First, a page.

Lab Partnering Service Discovery
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Dr. Sujit Bidhar graduated with his PhD in mechanical engineering from the University of Tokyo in 2012 specializing in fatigue, fracture mechanics, and finite element modelling in aluminium die cast. He is currently working at Fermilab where he is involved in new target material research and development, developing material models for future high energy beam target materials subjected to thermal shock, and nuclear irradiation damage to predict target lifetime. Dr. Bidhar has set up a lab-scale electrospinning unit and successfully fabricated different ceramic, metallic, and polymeric nanofibers; he is currently designing micromechanical experiments to evaluate single nanofiber mechanical properties using SEM, FIB, and AFM techniques. In the past, he has worked at the University of Tokyo as a researcher in the field of impact analysis on jet engine turbine blade made up of FRP composites, large scale finite element simulation on super computers using LS-DYNA. He has research interest and experience in computational mechanics, solid mechanics, structural analysis, fatigue and fracture, stress analysis, very large scale finite element simulations, image Based Finite Element Method using ANSYS,VOXELCON,LS-DYNA,ABAQUS, FrontISTR,HYPERMESH, MATLAB, Fatigue testing, X-ray CT. He also has experience in conducting experiments at high temperature and pressure environment, various metallurgical laboratory works, SEM micrographs, EDX, RAMAN spectroscopy, Slow strain rate tests.
Martin Suchara is a computational scientist at Argonne National Laboratory with expertise in quantum computing. His research focuses on quantum communication and networking, quantum error correction, quantum simulations, and optimizations of the quantum computing software stack.
Prior to joining Argonne, Martin worked at AT&T Labs and received postdoctoral training in quantum computing from UC Berkeley and the IBM T. J. Watson Research Center. Martin received his Ph.D. from the Department of Computer Science at Princeton University.
Dr. Mark Bryden is the founding director of the Simulation, Modeling and Decision Science program at Ames Laboratory and is a professor of mechanical engineering at Iowa State University. Dr. Bryden’s research is focused on the federation of information from disparate sources (e.g., models, data, and other information elements) to create detailed models of engineered, human, and natural systems that enable engineering decision making for these complex systems. Dr. Bryden has published more than 180 peer-reviewed articles and co-authored the textbook Combustion Engineering. He has founded two successful startups based on his research work, and he has founded the nonprofit ETHOS, a community of 150+ researchers focused on meeting the needs for clean village energy in the developing world. He has received three patents, three R&D 100 awards, two Regional Excellence in Technology Transfer awards, and a National Excellence in Technology Transfer award. In 2013 he and his coauthors received the ASME Melville Medal. His professional experience includes three years as an engineer and 11 years as a manager at Westinghouse Electric in Idaho Falls, Idaho, and Pittsburgh, Pennsylvania. In addition, for more than 15 years Professor Bryden has worked on energy systems for the poor in a number of developing countries.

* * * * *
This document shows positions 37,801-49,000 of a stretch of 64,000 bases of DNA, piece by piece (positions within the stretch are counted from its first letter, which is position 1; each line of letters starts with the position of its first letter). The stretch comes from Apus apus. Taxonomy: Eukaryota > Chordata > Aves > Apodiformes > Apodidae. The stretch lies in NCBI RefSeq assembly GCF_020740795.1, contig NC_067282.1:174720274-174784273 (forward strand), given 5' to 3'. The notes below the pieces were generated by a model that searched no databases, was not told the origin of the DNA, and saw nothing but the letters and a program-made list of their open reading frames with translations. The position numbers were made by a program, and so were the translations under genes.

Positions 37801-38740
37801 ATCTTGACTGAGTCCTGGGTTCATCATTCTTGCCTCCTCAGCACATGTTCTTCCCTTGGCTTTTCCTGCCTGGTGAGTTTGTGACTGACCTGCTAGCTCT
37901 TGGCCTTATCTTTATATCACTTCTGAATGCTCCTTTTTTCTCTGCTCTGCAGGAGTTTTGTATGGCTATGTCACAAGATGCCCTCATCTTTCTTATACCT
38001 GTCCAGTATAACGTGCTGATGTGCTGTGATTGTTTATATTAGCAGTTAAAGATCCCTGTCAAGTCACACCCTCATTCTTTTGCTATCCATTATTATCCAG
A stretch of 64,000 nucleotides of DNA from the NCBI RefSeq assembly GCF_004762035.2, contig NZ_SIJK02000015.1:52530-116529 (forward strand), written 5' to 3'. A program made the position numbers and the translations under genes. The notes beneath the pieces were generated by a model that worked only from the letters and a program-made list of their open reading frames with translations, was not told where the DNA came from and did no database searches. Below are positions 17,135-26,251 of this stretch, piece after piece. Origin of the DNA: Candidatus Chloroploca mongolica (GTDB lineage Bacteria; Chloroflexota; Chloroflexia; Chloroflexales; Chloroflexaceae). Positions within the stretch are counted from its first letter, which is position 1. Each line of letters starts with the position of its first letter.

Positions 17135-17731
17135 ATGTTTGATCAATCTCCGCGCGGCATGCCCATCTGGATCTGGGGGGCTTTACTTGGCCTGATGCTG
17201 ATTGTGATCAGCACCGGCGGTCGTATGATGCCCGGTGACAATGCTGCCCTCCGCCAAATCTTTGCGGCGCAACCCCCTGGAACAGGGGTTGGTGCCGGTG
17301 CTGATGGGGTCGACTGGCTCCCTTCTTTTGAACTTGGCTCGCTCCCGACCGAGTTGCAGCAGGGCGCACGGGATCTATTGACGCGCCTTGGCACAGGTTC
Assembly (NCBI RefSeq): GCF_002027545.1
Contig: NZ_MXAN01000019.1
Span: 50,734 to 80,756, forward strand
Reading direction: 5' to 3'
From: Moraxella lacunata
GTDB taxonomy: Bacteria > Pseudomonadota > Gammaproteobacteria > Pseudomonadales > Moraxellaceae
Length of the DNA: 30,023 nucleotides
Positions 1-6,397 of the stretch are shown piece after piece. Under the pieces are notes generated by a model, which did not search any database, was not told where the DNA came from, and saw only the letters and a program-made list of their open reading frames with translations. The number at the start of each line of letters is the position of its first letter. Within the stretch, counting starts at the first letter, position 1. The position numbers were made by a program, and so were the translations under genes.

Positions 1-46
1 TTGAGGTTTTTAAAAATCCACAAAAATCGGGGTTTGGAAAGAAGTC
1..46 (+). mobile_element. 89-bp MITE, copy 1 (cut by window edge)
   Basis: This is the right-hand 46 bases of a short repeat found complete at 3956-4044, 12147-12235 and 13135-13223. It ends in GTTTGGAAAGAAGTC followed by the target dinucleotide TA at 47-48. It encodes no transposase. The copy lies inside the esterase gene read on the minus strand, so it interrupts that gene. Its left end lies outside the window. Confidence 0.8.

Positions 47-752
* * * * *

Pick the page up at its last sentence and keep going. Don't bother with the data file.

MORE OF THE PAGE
John W. Freiderich is an applied technology scientist at the Y-12 National Security Complex. He specializes in the advanced processing of non-radiological and nuclear materials. His scientific areas of expertise include electrochemistry, ionic liquids/molten salts, aqueous solution chemistry, and various spectroscopic methods. Freiderich has developed and patented technologies related to the improvement of consumer-relevant materials and processes during his tenure. These technologies include rare earth extractive metallurgy, mineral electrowinning, high-throughput molten salt reactor material production, advanced sensor development, and electroplating methods. He holds a Ph.D. in radiochemistry from Washington State University and a B.S. in chemistry from Minnesota State University.